SunDate in Coachella, CA, is vertically integrated in the sense that the majority of the dates the company packs and markets are “our own fruit,” according to D.J. Ryan, sales manager.
“We are involved in every step of the growing and harvesting and — cone it is brought into the packinghouse — the sorting, processing, packing and shipping. So w control every aspect of it, which allows us to maintain a level of quality control” that would be more difficult if they were “dealing with a lot of outside growers.”
Founded by Sunar “Sunny” Chechian in 1977, SunDate “grew quickly,” and in 1996 “formed a partnership with the Bianco family of Anthony Vineyards,” which is headquartered in Bakersfield, CA., according to the SunDate web site. The company is one of the larger growers, packers, shippers and marketers of Medjool and Deglet Noor dates combined in the United States, if not the largest.
“We have our own date gardens that are jointly owned in the partnership,” Mr. Ryan said. “Then each side of the partnership has their own date gardens.” Anthony Vineyards has been “one of the more aggressive … planters of dates in the [Coachella] Valley. They’ve got several hundred acres of dates in the ground, of which less than half are in production. They’ve got a lot of young trees that aren’t producing yet.”
There has been “a ramp up in demand” for dates over the last five years or so, Mr. Ryan said. Particularly in the last three years, “we have seen dates in general catch on as a healthy food, a healthy snack.” As an industry, “we have been singing about the benefits of the product for all of these years. We are finally seeing some traction in that.”
The Muslim observance of Ramadan has become a major demand period for dates, he said. That has become increasingly evident as Ramadan, which comes about 11 days earlier each year on the Gregorian calendar, has “pulled away from the November-December period,” Mr. Ryan said. This year, Ramadan was from Aug. 1 to Aug. 30, so it becomes easy to see the effect of the observance on date demand, distinct from the Thanksgiving-to-Christmas period holiday pull.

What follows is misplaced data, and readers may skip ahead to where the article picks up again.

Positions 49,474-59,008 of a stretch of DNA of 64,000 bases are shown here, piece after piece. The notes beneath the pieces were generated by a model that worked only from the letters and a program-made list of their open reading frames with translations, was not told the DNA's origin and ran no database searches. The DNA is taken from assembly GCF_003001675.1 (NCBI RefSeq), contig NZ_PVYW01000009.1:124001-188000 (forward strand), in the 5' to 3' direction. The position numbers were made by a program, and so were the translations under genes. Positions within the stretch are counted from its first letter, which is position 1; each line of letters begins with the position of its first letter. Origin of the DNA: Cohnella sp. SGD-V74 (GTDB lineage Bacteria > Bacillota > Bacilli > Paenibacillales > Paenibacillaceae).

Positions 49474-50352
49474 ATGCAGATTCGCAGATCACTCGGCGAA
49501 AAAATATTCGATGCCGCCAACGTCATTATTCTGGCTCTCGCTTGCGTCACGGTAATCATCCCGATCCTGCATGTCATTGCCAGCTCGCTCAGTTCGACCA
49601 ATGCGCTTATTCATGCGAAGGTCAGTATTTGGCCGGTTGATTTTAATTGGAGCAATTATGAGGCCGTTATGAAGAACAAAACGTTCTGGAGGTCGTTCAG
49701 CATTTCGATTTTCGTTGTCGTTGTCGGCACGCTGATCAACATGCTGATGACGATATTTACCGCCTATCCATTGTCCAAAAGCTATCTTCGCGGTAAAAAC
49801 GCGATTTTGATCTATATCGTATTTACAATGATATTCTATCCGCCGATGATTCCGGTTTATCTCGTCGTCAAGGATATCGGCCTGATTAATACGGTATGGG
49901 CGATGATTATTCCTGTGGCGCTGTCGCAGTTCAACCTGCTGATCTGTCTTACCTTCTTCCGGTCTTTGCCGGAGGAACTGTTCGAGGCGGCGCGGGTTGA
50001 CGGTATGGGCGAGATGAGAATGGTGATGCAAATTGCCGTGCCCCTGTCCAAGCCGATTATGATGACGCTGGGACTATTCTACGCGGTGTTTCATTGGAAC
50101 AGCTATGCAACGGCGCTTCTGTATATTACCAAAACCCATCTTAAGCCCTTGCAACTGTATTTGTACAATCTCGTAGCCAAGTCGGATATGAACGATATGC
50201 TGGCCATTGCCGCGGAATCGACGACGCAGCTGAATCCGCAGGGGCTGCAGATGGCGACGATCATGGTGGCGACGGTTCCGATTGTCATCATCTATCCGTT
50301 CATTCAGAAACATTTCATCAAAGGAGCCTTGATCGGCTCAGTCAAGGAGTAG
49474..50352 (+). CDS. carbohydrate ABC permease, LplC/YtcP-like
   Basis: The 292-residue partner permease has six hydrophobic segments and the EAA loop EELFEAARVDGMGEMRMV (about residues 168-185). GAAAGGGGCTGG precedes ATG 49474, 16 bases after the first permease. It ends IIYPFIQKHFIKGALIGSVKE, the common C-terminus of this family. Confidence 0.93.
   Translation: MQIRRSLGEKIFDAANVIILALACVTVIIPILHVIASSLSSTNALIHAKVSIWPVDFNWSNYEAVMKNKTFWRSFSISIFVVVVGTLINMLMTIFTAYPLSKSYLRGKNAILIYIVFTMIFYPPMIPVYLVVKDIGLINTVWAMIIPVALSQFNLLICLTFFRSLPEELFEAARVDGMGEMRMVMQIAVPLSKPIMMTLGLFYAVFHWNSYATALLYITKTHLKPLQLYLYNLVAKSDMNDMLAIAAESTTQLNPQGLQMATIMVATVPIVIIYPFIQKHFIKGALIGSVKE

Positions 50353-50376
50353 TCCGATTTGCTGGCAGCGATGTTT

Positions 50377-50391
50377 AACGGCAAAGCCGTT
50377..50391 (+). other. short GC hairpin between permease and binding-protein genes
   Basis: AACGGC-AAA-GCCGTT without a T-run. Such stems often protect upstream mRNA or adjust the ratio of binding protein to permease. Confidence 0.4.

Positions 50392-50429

Demand has grown both for “the pitted Neglet Noor variety and also the Medjool,” and much of that “can be traced directly to Ramadan consumption,” he said.
“We’ve seen our Medjool business grow much more rapidly than the Deglet,” he added.
Currently, SunDate’s production, by variety, is “a little higher on the Deglets” by volume, “but the value is higher on the Medjools,” he said.
The 2011 harvest was about to begin when The Produce News talked to Mr. Ryan Aug. 30. Some Medjool gardens may be “ready to go to first pick as early as next week.” That is a little later than normal. “The valley has been, across all commodities, a little bit behind a traditional year,” he said. The Medjool harvest “will last through probably the second week of November,” Mr. Ryan said. Meanwhile, the Deglet Noor harvest “will start sometime round the 10th of October.” The harvest of that variety will continue through the end of the year.
“On the Medjool side, our biggest item is the club store pack, which is the two-pound tub,” he said. “That comprises our biggest single item that we run through here.” For traditional retailers, the most popular pack sizes for Medjools are a 12-ounce pack, an 8-ounce pack and a 1-pound pack, “probably in that order of demand,” all in either tubs or clamshells, he said.
For Deglet Noors, popular club store packs are a 3-pound tub and a 2.5-pound gusseted “stand-up” bag, he continued. This is the first year that the company has been selling the gusseted bag to club stores, “and we have had good success with that.
Traditional retail packaging for Deglet Noors are a 10-ounce cub and a one-pound cup, both pitted, a 10-ounce cup of chopped dates, and a 10-ounce pack of whole dates. But “you are seeing, I think, on the Deglet Noor side, a shift away from the traditional packages … to either a clamshell or a re-sealable bag.” Still, the 10-ounce cup remains the mainstay of the industry, he said. That is still where “the bulk of the business is done.”